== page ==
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Comic Books, Film
Every day this year, I will be examining the first pages of random comics. As it’s now December, I will be examining the LAST pages of random comics, so watch out for SPOILERS! Today’s page is from Planet Comics #5, which was published by Fiction House and is cover dated May 1940. This scan is from Supermen!, which was published by Fantagraphics in 2009 and is, frankly, totally awesome. Enjoy!
According to the text notes in the back of this collection, this was Al Bryant’s first published work, drawn when he was 22 or 23, and it’s … well, it’s something. The star is Fero, the “planet detective,” who’s the “one man who can thwart the evil doings of vampires and werewolves that have invaded the Earth from Pluto.” Why he’s the only man who can do this not explained – he shoots a werewolf, strangles a dwarf, and pushes this vampire off a cliff. I mean, anyone could have done that.
On this page, Fero carries Phyllis out of harm’s way – she had been abducted, and her father had come to Fero for help but was killed by a werewolf. The green light, which we’ve seen before in this story, becomes the vampire, but Fero manages to chuck the vampire – who has wings, it must be noted – off a cliff. This breaks its spell, and the lodge in which Phyllis was held explodes and she wakes up. She doesn’t care all that much about the death of her father, instead calling Fero “wonderful” even though he let the old man wander out onto the moor by himself while Fero watched from the window of an adjacent house. Yeah, I bet you left that little tidbit out of your story, didn’t you, Fero? Then we get that totally brilliant final line: “We have to stamp out these vampires of Pluto that have invaded Earth!” Man, you don’t much more pure distilled awesome than that too often.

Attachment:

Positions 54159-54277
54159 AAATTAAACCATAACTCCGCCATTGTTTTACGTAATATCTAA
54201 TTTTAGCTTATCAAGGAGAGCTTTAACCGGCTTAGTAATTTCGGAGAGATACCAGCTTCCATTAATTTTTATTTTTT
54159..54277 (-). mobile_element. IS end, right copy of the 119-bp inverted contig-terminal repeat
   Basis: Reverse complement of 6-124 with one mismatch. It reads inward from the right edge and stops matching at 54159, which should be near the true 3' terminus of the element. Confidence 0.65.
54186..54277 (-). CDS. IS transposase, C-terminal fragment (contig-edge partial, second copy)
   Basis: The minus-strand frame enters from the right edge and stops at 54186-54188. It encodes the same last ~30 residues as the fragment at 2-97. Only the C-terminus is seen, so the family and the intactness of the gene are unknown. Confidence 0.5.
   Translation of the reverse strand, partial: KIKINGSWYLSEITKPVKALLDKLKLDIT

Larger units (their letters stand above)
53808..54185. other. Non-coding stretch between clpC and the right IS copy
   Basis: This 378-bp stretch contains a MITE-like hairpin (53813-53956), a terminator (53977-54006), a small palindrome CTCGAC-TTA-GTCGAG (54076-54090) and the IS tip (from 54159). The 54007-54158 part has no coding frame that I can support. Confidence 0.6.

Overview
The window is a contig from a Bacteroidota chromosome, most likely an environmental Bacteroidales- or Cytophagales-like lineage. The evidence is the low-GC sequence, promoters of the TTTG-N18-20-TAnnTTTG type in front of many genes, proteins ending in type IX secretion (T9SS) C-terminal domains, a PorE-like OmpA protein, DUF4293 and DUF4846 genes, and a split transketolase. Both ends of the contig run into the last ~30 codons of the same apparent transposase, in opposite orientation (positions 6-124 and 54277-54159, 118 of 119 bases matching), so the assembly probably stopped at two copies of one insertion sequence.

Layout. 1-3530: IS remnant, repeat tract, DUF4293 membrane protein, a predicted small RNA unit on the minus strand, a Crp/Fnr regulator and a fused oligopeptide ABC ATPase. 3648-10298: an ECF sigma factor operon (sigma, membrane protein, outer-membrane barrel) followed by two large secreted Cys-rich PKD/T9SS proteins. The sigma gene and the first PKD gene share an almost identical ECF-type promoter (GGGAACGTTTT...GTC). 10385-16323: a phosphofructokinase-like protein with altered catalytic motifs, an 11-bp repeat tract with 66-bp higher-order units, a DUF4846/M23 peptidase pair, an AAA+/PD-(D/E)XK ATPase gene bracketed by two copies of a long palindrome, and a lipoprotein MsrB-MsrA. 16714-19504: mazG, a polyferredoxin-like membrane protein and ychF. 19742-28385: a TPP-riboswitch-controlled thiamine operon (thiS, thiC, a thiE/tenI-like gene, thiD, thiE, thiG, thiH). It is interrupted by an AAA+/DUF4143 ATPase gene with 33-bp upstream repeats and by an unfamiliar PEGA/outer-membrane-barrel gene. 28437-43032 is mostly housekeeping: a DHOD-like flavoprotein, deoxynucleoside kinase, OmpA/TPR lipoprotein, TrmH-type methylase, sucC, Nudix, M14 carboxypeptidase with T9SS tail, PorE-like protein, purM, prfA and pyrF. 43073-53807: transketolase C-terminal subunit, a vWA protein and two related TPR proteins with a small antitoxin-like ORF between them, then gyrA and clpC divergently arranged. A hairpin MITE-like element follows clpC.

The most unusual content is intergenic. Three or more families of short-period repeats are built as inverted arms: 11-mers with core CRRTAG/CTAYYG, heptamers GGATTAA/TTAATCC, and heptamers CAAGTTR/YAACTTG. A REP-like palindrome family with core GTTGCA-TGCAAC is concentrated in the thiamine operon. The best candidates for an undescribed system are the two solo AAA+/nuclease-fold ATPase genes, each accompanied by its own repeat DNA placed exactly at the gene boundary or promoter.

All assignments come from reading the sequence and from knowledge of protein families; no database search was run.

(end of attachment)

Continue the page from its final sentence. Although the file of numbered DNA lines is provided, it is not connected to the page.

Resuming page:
Bryant’s artwork is primitive, as most comics art was at the time, but he does some nice things. His vampire design is pretty neat, and considering that this came out after Bela Lugosi made Dracula suave, it’s interesting that Bryant made it a vile abomination of nature. Fero’s look in Panel 5 is pretty good, too – he’s completely unperturbed by this vampire attacking him. The page layout at the bottom is a bit wonky, because we might be tempted to read downward when the lodge explodes, but we’re meant to read from that panel to the right, then zig back to the panel where Fero tells how he let her father die like a coward. Again, this might be a function of the newness of the art form – page layouts hadn’t been a concern with comic strips, so comic book artists were working to figure out how to tell the story sequentially. Bryant has a lot to pack into this 5-page story, so he uses small panels and a layout that might be confusing at first glance.
As with every story in this collection, “Fero, Planet Detective” bristles with wild and anarchic energy, and it’s ridiculously fun to read. Sure, there are some problems with this page (not to mention the story), but you still track this book down and wallow in the awesomeness of late 1930s/early 1940s comics. You know you want to!
Next: One of my favorite Christmas issues ever! So you know it’s going to be a bit twisted! Find more twisted comics in the archives!
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